Stop Imitating The Habits Of Successful People: It’s Killing You

Stop Imitating The Habits Of Successful People

Have you seen them? Articles and books that promise you the secrets to success? Save yourself some time and stop reading them. I’ll tell you why in a minute.

There are many kinds of those “success-articles.” The ones that suggest there’s a difference between winners and losers are my favorite.

Stuff like: “This behavior separates successful people from average people.” Or how about articles that list the habits of Millionaires or Billionaires? It’s so predictable.

Those type of articles and books are designed to give you a good feeling about yourself. “See! I have all the traits of successful people. I’m one of them!”

They always focus on the outcome. Not the process. Studying, learning, and stealing productive habits or tactics are all smart things to do. But that’s not what I’m talking about here. I talk about people who only focus on the outcome. I.e. success.

Also, everyone pretends that the word success has nothing to do with money and status. But that’s simply not true. When we talk about success, we all talk about getting rich. Just be honest.

Derek Sivers, author of Anything You Want, said it best on the Tim Ferriss Show when he was asked about success:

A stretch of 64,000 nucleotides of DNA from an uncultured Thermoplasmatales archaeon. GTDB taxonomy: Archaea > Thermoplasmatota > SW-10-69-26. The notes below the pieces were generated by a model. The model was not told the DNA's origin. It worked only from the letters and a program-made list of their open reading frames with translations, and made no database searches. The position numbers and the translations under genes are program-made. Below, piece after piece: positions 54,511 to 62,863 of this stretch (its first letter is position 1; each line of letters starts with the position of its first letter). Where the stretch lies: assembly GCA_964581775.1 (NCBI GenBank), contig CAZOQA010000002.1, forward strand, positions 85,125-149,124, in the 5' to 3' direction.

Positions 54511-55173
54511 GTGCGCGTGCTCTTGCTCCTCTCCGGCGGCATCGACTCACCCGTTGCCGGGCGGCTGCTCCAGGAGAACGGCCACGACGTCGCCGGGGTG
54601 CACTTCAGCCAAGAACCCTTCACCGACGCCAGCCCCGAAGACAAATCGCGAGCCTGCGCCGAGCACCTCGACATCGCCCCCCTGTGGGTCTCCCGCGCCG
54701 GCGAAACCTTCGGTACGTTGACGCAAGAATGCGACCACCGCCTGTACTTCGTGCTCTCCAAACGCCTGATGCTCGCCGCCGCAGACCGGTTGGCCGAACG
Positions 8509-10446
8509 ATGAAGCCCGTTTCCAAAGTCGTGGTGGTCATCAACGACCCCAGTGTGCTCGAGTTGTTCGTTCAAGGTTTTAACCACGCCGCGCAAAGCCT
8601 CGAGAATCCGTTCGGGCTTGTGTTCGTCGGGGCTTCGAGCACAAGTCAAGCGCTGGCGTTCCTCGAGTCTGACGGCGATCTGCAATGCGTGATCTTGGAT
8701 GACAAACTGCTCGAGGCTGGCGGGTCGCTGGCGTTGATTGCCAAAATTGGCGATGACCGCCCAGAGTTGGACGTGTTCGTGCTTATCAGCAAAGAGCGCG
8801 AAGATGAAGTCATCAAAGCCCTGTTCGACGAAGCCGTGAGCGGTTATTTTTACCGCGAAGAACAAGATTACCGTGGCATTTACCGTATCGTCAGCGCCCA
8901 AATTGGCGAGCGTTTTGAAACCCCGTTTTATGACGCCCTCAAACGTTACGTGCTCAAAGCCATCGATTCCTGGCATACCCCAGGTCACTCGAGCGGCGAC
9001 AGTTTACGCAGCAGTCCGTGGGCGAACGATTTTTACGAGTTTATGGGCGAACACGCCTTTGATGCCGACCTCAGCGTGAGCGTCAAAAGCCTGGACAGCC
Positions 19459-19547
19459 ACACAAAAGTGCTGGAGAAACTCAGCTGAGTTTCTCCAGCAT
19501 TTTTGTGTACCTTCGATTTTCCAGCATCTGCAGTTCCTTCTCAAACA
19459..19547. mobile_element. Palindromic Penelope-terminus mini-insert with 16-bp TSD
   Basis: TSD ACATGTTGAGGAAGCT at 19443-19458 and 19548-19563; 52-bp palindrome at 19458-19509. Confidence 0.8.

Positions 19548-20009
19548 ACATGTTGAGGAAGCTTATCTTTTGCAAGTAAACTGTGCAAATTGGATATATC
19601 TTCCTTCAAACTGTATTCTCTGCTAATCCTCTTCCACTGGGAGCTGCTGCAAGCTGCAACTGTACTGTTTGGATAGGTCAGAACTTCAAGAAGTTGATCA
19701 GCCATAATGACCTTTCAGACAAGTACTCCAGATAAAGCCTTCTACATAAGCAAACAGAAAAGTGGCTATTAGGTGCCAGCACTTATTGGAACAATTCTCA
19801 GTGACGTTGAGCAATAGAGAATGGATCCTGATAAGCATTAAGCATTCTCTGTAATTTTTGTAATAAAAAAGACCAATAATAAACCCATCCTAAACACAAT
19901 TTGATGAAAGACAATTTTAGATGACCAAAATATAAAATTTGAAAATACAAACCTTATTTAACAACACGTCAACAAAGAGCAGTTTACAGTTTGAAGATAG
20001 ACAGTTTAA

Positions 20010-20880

“Notice how we all assume that when you say “become successful” you really mean “get rich”.”

I don’t think there’s anything wrong with getting rich. People can pursue anything they want.

But let’s keep it real and not pretend that “only you can determine the definition of success,” and then talk about the habits of millionaires. 

Last week I was speaking to my mentor about this phenomenon. He never reads anything online. He likes newspapers and physical books. He’s not really into new technology.

Until a year ago, he still had a Nokia 6310i. You can only call, text, and play Snake II on those phones.

He literally bought 5 or 6 of them when he heard that Nokia discontinued that phone. He loves the battery life. Apparently, those things lasted forever on one charge.

Anyway, my mentor is old school. And we were talking about how a lot of people love to dissect success. This is what he said:

“There’s a difference between studying success and actually building a business or career that matters. It’s the same as talent and hard work. I know a lot of talented people who never contributed anything to the world.

And I also know a lot of people without talent who did wonderful things in life. Knowing how to be successful will not guarantee success. I believe it’s the opposite. People who don’t assume they know everything often accomplish the most.”